They've got Hirst's work "The Impossibility of Death...." (aka "the big shark in the tank") up in the Metropolitan Museum of Art, and so help me, every time I see it all I can think is that it looks more like a really half-assed natural history display.
posted by EmpressCallipygos at 12:54 PM on July 5, 2012 [1 favorite]


His medicine cabinets are my second favorites, after Rembrandt's.
posted by Fritz Langwedge at 1:09 PM on July 5, 2012


Many years ago I read about Hirst's works of art and I will have to say when I initially saw them I was very disappointed (probably what I read was used to build it into an entirely different piece in my mind).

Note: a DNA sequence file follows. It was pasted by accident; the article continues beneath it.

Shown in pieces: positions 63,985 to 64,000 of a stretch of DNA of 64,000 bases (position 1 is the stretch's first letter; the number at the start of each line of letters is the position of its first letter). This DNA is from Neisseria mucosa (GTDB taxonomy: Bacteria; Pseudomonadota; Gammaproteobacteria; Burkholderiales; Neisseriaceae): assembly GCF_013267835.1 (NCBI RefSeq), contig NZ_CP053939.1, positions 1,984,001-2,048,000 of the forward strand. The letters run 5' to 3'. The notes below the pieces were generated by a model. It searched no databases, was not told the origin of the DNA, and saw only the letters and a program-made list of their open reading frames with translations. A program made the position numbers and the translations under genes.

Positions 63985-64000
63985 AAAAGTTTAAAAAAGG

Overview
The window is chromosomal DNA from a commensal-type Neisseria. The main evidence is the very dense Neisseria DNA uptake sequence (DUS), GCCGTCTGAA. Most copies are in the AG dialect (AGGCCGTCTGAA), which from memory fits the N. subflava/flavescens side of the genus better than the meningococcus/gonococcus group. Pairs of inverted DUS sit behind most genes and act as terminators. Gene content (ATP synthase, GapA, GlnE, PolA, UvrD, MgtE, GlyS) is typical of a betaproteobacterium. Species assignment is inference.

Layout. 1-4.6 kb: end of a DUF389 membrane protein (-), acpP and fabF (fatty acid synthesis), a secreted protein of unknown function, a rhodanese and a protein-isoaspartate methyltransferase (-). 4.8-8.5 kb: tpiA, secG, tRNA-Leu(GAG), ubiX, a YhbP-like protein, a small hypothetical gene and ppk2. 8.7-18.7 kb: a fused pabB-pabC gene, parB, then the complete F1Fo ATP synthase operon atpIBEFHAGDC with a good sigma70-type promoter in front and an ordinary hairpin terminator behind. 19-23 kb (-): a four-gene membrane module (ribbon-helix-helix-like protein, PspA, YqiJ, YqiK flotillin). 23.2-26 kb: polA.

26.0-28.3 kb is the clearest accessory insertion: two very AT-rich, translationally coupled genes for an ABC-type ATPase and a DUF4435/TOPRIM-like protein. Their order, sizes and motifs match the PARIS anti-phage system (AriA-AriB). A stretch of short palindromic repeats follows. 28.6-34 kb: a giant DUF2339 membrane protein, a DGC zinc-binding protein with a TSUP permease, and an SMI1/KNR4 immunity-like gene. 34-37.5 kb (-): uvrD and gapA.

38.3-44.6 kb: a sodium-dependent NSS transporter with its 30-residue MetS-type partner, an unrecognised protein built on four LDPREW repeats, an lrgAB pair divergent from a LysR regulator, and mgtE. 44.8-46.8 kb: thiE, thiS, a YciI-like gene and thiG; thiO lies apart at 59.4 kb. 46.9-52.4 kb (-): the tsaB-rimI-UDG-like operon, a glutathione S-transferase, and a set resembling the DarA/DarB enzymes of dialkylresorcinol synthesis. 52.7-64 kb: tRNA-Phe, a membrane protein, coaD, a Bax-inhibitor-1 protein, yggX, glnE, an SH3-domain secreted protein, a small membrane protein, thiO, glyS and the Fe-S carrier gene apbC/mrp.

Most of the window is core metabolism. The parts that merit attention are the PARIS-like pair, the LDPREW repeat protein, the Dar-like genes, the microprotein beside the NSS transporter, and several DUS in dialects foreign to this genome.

I was coming from the perspective of someone who either spent a lot of time examining innards of animals or even human cadavers for either science purposes or teaching purposes - so to me, a shark or even human cadaver is absolutely beautiful- but that is after you examine the muscles, layer by layer, seeing how they fit together, the striations...or even looking at organs and at the insides of organs (sharks stomachs/intestines have a structure on the inside like this, which is just beautiful). This is after weeks or months of examining something and then you start to see the beauty.

So to me, a plain old shark in a tank or plain old large anatomic models were flat and took away the beauty of science and nature. I do think that anatomic models are usually helpful, but this is when you can use them as intended...take them apart and put them together again,not look at a structure with a rope around it.